I started with a landscape photo.  I chose the one below, a street full of gingko trees in the fall when they are a beautiful yellow.  I proceeded to make the landscape mine by removing the street, houses, and cars, and adding in greenery/forest floor instead.



First I fused my batting onto my backing fabric.  The size of my piece is 14" x 24".  Onto this "canvas" of the layered batting, I began to build my landscape.

It was loosely sketched out with chalk onto the batting.  See--I've added a small path instead of the street and cars.  



The next job was to choose some fabric for my "picture quilt."  I had several blues that I thought would work for the sky, and someone in the class let me use these very light fabrics.



To make an impressionistic quilt with this method, I needed to cut my fabric up into tiny, tiny pieces.  I started with two strips about 2" wide lying on my cutting board.  After I had cut them into tiny strips by going back and forth with my rotary cutter, I cut the tiny strips into tinier pieces by slicing at 90 degrees from the first cuts.  (Sort of like finely dicing carrots!)



You can see how small the pieces are in this photo of my green pieces.



When I was done cutting all my blue colors, this is what my "palette" looked like.



Now comes the fun part!  I sprinkled these little blue pieces at the top of my canvas to form the sky.  I added the lighter pieces near the top.  Even though there are going to be those lovely yellow gingko leaves covering some of the same place, I needed to have a background of sky on which to build.



Now that the sky is pretty much done, it's time to start working on the lower part of the canvas.  This needs to be done before I work on the trees.  Here I have laid down a few very dark (black and dark gray) pieces for the very back of the undergrowth, where there would be shadows from the trees. 



Here I have it filled in with several different shades of browns and grays.  I've left a space where I'm going to put a path.  



At long last I get to start working on the beautiful trees.  Below you can see the palette of colors which I've prepared.  A hotel plastic room key is an easy way to pick up (or move) a lot of little pieces at once. As is a putty knife.  I used my fingers to pick up small amounts to sprinkle on my quilt.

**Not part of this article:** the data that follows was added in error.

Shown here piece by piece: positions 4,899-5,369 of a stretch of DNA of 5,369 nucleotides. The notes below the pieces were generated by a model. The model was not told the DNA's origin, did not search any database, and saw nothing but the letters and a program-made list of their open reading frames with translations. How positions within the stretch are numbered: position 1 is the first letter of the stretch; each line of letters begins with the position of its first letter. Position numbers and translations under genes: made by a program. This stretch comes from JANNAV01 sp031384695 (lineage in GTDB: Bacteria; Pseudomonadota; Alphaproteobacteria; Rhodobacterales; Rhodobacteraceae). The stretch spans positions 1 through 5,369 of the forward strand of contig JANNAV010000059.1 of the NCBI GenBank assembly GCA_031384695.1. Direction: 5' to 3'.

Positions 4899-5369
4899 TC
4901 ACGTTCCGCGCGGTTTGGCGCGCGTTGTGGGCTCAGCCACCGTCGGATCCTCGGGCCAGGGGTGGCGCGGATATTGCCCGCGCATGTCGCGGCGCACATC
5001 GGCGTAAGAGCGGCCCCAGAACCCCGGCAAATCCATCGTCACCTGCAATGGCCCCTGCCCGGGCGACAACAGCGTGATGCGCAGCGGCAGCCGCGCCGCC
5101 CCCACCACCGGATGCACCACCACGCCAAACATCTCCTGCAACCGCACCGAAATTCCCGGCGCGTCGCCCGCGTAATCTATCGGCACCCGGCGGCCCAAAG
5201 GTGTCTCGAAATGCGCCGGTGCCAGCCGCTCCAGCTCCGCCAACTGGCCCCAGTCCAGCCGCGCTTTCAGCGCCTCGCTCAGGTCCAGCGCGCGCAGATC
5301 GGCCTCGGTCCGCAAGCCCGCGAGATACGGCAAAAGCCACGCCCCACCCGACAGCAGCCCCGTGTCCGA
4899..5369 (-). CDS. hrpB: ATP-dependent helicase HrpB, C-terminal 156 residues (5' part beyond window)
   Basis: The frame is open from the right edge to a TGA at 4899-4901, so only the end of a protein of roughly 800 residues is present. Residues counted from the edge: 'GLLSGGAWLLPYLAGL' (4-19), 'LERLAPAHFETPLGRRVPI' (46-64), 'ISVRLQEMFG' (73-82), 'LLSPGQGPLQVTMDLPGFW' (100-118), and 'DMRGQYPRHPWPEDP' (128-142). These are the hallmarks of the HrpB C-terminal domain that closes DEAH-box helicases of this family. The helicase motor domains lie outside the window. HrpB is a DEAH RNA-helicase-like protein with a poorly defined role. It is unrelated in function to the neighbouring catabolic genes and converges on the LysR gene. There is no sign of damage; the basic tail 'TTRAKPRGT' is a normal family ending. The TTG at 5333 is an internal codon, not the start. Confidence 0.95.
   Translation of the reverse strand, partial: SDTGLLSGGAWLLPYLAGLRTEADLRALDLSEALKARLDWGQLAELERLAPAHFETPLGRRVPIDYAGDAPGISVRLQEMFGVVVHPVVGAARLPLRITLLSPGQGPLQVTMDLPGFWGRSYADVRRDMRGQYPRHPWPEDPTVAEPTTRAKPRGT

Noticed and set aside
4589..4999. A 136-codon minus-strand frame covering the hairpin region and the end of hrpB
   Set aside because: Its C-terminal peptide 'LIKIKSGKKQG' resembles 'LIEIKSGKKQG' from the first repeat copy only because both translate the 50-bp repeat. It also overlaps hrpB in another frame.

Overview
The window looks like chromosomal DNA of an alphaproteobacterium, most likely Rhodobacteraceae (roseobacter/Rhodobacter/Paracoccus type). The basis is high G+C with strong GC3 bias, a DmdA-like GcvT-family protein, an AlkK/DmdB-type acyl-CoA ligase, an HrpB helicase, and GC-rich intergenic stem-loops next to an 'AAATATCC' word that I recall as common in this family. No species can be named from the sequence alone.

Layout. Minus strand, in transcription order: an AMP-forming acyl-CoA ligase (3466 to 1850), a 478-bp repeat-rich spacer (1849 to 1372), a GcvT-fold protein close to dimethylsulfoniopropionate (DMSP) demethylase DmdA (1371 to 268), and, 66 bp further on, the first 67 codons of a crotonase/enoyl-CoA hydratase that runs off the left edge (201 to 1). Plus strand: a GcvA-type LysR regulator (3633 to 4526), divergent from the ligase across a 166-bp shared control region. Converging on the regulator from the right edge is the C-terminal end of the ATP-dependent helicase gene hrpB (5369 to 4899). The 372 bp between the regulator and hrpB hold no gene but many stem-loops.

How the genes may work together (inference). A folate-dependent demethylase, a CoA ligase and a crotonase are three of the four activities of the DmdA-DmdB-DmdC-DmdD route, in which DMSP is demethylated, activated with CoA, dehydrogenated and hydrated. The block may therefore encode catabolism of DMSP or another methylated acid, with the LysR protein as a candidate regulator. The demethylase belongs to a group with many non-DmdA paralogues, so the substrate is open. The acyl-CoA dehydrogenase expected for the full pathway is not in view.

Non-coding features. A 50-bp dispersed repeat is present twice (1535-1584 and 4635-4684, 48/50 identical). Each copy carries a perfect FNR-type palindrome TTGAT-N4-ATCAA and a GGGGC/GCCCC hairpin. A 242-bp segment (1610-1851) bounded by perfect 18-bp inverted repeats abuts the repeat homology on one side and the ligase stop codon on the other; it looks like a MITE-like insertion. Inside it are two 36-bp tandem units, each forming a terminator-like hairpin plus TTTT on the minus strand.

Now I have all the trees finished.  As the original photo showed different shades of yellows, golds, and oranges, I have added these colors to my quilt.  Also, some of the leaves haven't turned yellow yet.  They are a lighter green than normal, and were just about to turn yellow.



I filled in the path with a lighter brown color.  Later I will do some stitching on the path to further differentiate it from the area around it.  You can see a few places where the sky is showing through the trees.  I learned that the technical artist's term for this is "sky holes."



After I had the leaves in place, I cut some tree trunks and branches from brown fabric.  I tucked them in underneath the leaves, and sprinkled some more leaves on top.



A closer view of the path.


At this point it was time to start getting all of this stuff held down.  I did that by v-e-r-y 
c-a-r-e-f-u-l-l-y laying a piece of black tulle over top of everything.  Then it needed to all be basted together with millions of safety pins!  They are placed one to two inches apart.




Close-up of quilt with safety pins.

A word about the tulle netting.  It doesn't obscure the scene, but it tends to help meld the different colors together.  It will dull down just slightly a very bright quilt, or make a little darker an already dark quilt.  Strangely enough, white tulle obscures the quilt a lot more than black tulle.


The following photo shows the small branches that I quilted into the trees.



In the photo below I have filled the quilt with closely spaced stitching using monofilament thread.  You can see some of the tulle netting here.



Here you can see the meandering stitches I used to define the path.



There is a lot of dense quilting on the back, isn't there!




And here is the final product.